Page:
13 ORTHOGONAL POLYNOMIALS AND CUBATURE FORMULA 13 This lower bound is well-known (cf. [17]) and it holds for all cubature formulae with respect to weight functions on Σ d or on any other domain that has a positive measure. For cubature formulae of odd degree with respect to the weight function W α Σ on Σ2 in (3.6), there is an improved lower bound ([2]) ( ) n + 2 [ n + 1 ] (4.7) N 2n+1 (Σ 2 ) + n 2 := N min 2n+1(Σ 2 ), which is the same as the lower bound for cubature formulae of degree 2n+1 with respect to a centrally symmetric weight function, such as (1 x 2 ) α on B 2. This bound follows from a general result of Möller ([14]), but the verification ([2, 21]) uses explicit formulae for the orthogonal polynomials with respect to WΣ α. It is not known whether the lower bound (4.7) holds for other weight functions on Σ 2. For cubature formulae on S d we only give the lower bound for odd degree, since the cubature formula (4.2) is of degree 2M + 1. We have ( ) M + d (4.8) N 2M+1 (S d ) 2 := N2M+1 min M (Sd ), (cf. [14,15]) which holds for all centrally symmetric weight functions on S d. We note that for large M, the order of both NM min(σd ) and N2M+1 min (Sd ) is O(M d ). The following corollary states that if the cubature formula (4.1) is close to a minimal formula for M relatively large, then so is the Z 2 Z 2 invariant cubature formula (4.2). Corollary 4.3. Let the notation be the same as in Corollary 4.2. Then N M (Σ d ) = N min M (Σd ) + O(M d 1 ) N 2M+1 (S d ) = N min 2M+1 (Sd ) + O(M d 1 ). Proof. This follows easily from the following asymptotic formula ( ) n + λ = n Γ(n + λ + 1) Γ(λ + 1)Γ(n + 1) = and the formulae (4.6) and (4.8). n λ Γ(λ + 1) (1 + O(n 1 )), λ > 0, It is worth mentioning that an attractive feature of the correspondence in Theorem 4.1 is that the degree of the Z 2 Z 2 invariant cubature formula (4.2) is more than twice the degree of the cubature formula (4.1) on Σ d. Since it is easier to construct cubature formulae of lower degree, the theorem offers an effective method to construct cubature formulae on the sphere. However, most of the existing cubature formulae on Σ d are constructed for the Lebesgue measure dx (see the survey [12]), which corresponds to the measure y 1 y d+1 dω on S d ; and there are few cubature formulae known for the weight function (u 1 u d (1 u 1 u d )) 1/2 on Σ d, which corresponds to the surface measure dω. On the other hand, most of the existing cubature formulae on S d are constructed for the surface measure dω, from which we may obtain cubature formula on Σ d with respect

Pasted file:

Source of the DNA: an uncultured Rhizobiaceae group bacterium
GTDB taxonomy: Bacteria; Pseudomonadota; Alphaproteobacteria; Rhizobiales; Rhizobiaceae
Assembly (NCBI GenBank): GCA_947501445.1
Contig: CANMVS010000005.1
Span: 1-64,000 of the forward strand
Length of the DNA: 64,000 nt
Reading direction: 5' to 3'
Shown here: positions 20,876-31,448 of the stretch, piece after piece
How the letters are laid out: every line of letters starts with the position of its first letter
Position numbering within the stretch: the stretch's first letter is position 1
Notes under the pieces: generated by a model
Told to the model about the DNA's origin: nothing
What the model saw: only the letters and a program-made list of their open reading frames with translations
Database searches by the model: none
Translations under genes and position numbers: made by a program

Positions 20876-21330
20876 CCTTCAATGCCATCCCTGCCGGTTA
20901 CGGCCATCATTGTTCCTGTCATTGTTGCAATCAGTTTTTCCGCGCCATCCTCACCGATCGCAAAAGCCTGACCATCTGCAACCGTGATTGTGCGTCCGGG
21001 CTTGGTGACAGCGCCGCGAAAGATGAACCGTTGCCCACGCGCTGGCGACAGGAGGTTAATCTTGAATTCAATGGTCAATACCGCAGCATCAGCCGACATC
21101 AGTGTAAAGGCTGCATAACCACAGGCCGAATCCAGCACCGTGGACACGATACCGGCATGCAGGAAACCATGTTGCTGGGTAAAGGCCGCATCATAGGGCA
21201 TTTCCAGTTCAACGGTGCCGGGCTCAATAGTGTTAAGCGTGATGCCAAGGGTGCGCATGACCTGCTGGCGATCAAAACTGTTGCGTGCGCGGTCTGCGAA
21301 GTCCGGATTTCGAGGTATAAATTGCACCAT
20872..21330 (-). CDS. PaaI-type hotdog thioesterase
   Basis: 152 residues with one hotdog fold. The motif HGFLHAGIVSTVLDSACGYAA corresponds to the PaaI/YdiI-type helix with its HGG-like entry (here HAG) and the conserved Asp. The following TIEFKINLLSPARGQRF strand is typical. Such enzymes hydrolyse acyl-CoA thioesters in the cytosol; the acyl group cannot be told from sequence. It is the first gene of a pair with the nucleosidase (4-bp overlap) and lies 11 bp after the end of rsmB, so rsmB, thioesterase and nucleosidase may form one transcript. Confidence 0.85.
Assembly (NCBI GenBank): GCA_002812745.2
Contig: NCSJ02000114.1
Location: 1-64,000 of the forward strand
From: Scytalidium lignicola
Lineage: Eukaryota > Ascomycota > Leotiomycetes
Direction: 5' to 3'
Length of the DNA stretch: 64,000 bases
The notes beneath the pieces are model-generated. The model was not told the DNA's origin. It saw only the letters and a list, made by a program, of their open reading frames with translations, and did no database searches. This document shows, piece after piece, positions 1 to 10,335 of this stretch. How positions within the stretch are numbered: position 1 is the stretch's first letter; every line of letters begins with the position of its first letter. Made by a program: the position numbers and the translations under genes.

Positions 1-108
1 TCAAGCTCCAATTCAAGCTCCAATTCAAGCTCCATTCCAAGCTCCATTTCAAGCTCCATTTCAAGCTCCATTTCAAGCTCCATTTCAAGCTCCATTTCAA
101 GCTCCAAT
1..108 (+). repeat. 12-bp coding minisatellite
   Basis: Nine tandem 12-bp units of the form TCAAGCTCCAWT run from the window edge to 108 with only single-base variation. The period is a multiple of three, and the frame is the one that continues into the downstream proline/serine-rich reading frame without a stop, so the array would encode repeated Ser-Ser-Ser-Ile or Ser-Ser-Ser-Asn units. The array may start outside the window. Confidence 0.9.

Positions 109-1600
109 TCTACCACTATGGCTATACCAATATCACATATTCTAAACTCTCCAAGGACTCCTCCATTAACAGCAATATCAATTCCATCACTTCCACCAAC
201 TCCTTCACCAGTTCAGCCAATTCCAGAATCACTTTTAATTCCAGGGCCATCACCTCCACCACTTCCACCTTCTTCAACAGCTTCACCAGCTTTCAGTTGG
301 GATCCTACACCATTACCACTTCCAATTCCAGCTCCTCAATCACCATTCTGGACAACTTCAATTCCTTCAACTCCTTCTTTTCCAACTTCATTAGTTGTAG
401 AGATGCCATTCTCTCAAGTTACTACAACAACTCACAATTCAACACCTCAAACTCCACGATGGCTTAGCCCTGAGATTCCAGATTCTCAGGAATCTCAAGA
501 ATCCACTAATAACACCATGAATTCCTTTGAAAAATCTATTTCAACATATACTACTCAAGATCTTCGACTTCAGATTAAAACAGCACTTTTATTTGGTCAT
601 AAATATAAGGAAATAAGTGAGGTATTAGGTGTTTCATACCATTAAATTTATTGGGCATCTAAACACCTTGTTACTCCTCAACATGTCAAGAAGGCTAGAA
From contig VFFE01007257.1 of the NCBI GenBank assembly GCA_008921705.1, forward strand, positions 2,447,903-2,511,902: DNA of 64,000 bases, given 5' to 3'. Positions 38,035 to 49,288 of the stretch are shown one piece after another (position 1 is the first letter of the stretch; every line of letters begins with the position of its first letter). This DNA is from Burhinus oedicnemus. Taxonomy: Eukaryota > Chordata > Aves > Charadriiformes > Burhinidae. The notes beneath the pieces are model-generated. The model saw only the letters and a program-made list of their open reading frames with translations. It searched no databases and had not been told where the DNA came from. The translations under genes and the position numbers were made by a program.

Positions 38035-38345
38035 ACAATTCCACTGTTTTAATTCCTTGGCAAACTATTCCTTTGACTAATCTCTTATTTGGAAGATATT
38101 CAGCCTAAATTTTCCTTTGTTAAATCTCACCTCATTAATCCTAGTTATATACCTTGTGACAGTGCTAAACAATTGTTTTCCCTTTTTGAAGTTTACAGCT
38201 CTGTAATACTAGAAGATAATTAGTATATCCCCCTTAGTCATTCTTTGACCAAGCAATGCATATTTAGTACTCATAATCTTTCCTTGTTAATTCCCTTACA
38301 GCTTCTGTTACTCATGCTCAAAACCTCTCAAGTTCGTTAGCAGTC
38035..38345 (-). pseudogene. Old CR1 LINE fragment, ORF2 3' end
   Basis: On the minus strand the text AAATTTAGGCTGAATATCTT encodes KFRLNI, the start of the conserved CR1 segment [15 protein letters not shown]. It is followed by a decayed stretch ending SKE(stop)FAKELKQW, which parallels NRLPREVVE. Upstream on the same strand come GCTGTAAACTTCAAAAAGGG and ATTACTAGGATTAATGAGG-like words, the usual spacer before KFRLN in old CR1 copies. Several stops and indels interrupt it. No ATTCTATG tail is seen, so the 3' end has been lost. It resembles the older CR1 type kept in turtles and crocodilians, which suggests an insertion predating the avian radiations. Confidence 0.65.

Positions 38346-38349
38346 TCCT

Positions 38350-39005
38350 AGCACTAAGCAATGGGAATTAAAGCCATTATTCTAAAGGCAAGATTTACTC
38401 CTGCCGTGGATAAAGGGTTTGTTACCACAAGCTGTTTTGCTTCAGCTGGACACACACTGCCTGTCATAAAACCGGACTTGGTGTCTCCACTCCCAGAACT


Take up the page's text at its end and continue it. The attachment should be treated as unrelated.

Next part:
14 14 YUAN XU to the measure (u 1 u d (1 u 1 u d )) 1/2. Hence, Theorem 4.1 will also help us to obtain new cubature formulae on Σ d. We indicate the power of the method by the following example. Example 4.4. The following is a Z 2 Z 2 Z 2 invariant cubature formula of degree 5 on the unit sphere S 2 with 12 nodes ([1] and [17, p. 296, formula U 3 : 5-1]), (4.9) f(y 1, y 2, y 3 )dω = π [f(±r, ±s, 0) + f(0, ±r, ±s) + f(±s, 0, ±r)], S 3 2 where the sum is taken over all possible choices of (±1, ±1), and r, s are given by r 2 = (5 + 5)/10 and s 2 = (5 5)/10. It is a minimal cubature formula on S 2 by (4.8). We note that r 2 + s 2 = 1. Using Theorem 4.1, we can transform it to a cubature formula of degree 2 on Σ 2, dx 1 dx (4.10) f(x 1, x 2 ) 2 Σ 2 x1 x 2 (1 x 1 x 2 ) = 2π [ f(r 2, s 2 ) + f(0, r 2 ) + f(s 2, 0) ], 3 which is in fact a minimal cubature formula of degree 2 by (4.6). On the other hand, a minimal formula of degree 3 has four nodes; it follows from the general theory of minimal cubature formulae that these nodes are common zeros of two orthogonal polynomials of degree 2 ([14]). Since a basis of the orthogonal polynomials with respect to WΣ 0 is known explicitly (cf. Example 3.5), it is not hard to find such a formula. Let Rk n denote the orthonormal polynomials of degree n given in Example 3.5 with respect to the weight function WΣ 0. We have R 2 0 (x 1, x 2 ) =3(3 30x x 2 1 )/8, R 2 1 (x 1, x 2 ) =3 5( 1 + 7x 1 )( 1 + x 1 + 2x 2 )/4, R 2 2 (x 1, x 2 ) =3 35(1 2x 1 8x 2 + x x 1x 2 + 8x 2 2 )/8, where we take the subscript of Rk n as k = 0, 1, 2 instead of k = 1, 2, 3 as in Example 3.5. The two polynomials of degree 2 that have four common zeros are elements of the subspace spanned by these three polynomials. It turns out, however, that R0 2 and R2 2 have four common zeros. We denote these zeros by (s i, t i ), 1 i 4; they yield a minimal cubature formula of degree 3 in the form 4 (4.11) f(x 1, x 2 )WΣ(x 0 1, x 2 )dx 1 dx 2 = 2π λ i f(s i, t i ), Σ 2 where the nodes (s i, t i ) and the weights λ i are given by s 1 = s 2 = ( )/35, s 3 = s 4 = ( )/35, ( t 1 = ) ( 30 /35, t 2 = ) 30 /35, ( t 3 = ) ( 30 /35, t 4 = ) 30 /35 λ 1 = λ 2 = (18 30)/72, λ 3 = λ 4 = ( )/72,